This week we see more intensity across the southern half of the US but also from Kansas and Oklahoma to New York. For the second week in a row, intense disease seems to jump over the state of Missouri, but I think that’s probably an artifact of reporting delays or deficiencies in testing. Viruses don’t stop at state borders, after all. The southeast US is also seeing more disease this week than previously. According to data from the 10Jan21 HHS Community Profile Report (the source document for the White House Coronavirus Task Force reports), the top five states in the nation for new case rate per 100,000 residents are Arizona, Rhode Island, South Carolina, California, and Utah. There are four southern states in the top 10 - in addition to South Carolina at #3, there’s Tennessee (#8), Alabama (#9) and Georgia (#10). The top five states in the nation for average daily death rate in the past 7 days are Arizona, Rhode Island, Pennsylvania, West Virginia, and Tennessee. Mississippi is ranked #6 and Georgia is ranked #37 for 7-day death rate per 100,000.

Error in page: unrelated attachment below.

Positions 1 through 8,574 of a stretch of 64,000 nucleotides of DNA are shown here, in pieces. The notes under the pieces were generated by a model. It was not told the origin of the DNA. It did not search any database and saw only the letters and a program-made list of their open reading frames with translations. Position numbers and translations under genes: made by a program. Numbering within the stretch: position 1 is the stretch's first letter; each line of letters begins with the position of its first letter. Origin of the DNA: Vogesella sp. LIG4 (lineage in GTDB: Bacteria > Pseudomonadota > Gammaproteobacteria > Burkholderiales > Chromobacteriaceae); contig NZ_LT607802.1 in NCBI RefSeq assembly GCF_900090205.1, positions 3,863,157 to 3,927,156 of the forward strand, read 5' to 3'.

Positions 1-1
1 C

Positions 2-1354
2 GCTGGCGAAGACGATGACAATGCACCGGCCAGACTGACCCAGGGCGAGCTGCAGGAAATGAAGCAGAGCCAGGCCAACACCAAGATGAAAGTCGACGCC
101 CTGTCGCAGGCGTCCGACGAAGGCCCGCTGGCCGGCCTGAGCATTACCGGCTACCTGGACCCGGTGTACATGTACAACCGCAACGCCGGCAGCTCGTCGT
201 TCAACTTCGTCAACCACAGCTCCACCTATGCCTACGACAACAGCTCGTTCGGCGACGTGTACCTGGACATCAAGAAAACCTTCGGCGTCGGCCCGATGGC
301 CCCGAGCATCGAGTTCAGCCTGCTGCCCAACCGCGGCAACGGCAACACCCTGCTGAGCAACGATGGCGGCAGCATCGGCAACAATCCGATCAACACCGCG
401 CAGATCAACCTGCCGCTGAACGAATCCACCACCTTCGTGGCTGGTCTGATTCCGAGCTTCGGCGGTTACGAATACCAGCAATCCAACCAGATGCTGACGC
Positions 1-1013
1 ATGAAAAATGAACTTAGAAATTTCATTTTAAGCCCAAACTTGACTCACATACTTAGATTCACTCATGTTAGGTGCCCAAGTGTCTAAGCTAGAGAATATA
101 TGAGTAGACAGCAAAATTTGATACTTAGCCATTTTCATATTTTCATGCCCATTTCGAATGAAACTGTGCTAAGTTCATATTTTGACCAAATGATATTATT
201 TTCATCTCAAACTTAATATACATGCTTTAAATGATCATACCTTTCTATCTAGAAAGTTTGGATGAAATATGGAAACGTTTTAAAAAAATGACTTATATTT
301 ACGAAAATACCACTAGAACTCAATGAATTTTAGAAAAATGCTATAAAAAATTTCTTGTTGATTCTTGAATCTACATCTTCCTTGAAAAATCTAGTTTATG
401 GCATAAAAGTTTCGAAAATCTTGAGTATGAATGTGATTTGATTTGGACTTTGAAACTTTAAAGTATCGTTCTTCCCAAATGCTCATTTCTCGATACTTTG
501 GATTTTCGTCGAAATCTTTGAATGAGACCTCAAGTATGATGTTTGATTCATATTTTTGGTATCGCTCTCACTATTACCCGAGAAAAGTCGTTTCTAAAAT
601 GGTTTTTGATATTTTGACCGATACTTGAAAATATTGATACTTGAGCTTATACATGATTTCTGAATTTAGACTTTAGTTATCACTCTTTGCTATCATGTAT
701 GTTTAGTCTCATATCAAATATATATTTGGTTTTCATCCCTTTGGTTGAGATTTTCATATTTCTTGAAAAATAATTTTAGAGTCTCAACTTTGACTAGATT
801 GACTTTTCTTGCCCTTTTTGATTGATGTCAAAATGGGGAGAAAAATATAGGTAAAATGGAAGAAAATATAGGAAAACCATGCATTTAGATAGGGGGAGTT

Next, let’s look at some of the latest data from the US Department of Health and Human Services (COVID-19 Community Profile Report) for counties and cities. It is formatted in much the same way as the White House Coronavirus Task Force reports but with one key difference - this resource DOES include Georgia’s antigen cases in their total whereas the WHCTF does not. So this resource is the best head to head comparison we have for how Georgia is faring relative to other states.